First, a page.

Candles can do a lot for your fall ambiance, adding a warm glow to your home and, with scented candles, evoking fall forest or herbal scents, like pine and cloves. However, not all candles are equal. Depending on what they are made of, some may be harmful to your breathing, giving off volatile organic compounds. Some candles may also give off soot as they burn and clog up your HVAC air filter so that it needs more-frequent changing.
Fortunately, there are candles that are not so harmful to your indoor air quality. What’s more, these candles can be a DIY project so you needn’t spend much money on them.
Here’s what you should know about fall candles:
Paraffin vs. Soy
The most common type of candle is made of paraffin, a petrochemical product that gives off volatile organic compounds (VOCs) and soot. You should avoid these candles whenever possible. Opt for candles made of beeswax or soy, both of which are easier on your breathing. Soy candles are easy and inexpensive to make and can even be scented quite easily.
Making Soy Candles
First, collect all the things you’ll need to make candles: inexpensive glass containers, a slow cooker, soy wax, boiling water, hot pads, tongs, essential oil, virgin coconut oil, wicks, clothespins, and stir sticks.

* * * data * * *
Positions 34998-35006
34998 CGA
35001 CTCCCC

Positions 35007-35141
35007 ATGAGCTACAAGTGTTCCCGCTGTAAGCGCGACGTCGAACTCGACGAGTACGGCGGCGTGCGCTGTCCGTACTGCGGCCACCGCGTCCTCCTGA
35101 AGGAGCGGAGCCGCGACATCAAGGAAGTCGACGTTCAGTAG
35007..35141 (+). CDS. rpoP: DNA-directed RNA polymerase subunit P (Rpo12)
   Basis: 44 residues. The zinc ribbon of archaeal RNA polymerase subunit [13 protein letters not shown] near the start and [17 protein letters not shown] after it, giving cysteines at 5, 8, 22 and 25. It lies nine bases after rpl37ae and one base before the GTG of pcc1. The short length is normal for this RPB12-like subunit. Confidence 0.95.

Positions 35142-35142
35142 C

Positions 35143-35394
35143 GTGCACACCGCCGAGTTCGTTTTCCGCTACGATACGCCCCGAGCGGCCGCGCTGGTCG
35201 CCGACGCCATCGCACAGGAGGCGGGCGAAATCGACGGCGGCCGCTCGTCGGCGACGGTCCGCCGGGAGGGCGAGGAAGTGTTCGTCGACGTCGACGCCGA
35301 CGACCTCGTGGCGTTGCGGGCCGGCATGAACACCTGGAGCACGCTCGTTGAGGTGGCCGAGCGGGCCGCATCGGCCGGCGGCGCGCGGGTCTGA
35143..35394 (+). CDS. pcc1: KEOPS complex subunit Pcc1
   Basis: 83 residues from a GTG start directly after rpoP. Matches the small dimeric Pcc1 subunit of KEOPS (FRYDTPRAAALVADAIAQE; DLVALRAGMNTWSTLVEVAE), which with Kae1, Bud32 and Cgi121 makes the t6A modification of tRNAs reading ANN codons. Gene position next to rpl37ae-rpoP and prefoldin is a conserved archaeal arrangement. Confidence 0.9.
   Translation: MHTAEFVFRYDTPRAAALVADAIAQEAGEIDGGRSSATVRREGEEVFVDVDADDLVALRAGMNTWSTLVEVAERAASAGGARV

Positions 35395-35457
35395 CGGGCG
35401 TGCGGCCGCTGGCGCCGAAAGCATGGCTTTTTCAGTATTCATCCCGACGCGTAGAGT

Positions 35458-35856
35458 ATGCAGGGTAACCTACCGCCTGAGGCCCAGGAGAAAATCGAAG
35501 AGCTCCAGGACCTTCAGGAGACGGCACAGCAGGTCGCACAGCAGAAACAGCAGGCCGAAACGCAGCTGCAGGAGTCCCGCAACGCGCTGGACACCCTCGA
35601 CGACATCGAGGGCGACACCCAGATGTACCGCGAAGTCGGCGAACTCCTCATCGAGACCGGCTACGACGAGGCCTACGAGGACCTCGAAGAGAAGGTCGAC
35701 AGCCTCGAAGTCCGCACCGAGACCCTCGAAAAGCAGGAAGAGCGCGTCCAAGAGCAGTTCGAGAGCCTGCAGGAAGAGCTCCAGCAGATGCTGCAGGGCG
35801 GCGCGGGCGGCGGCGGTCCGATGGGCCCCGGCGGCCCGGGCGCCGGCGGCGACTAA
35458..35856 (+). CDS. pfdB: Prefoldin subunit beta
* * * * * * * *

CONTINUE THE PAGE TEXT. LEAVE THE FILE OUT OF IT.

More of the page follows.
1. Fill containers with wax, pressing down till full.
2. Set containers in the slow cooker and turn on the high settings.
3. Pour boiling water into the slow cooker halfway up the container sides. Cover the cooker; let wax melt for 45 minutes. Add more wax as needed, then melt for another hour.
4. Remove containers with tongs, setting them on hot pads.
5. Combine coconut oil and 50 drops of essential oil (your choice of scent), pouring and stirring into wax; let sit 10 minutes.
6. Insert a wick into each candle. Hold them in place with a clothespin, then cool them about 30 minutes.
7. Take the clothespins off, then trim wicks to a half-inch.
For more on fall candles and other indoor-air-quality topics, contact Detmer and Sons of Dayton.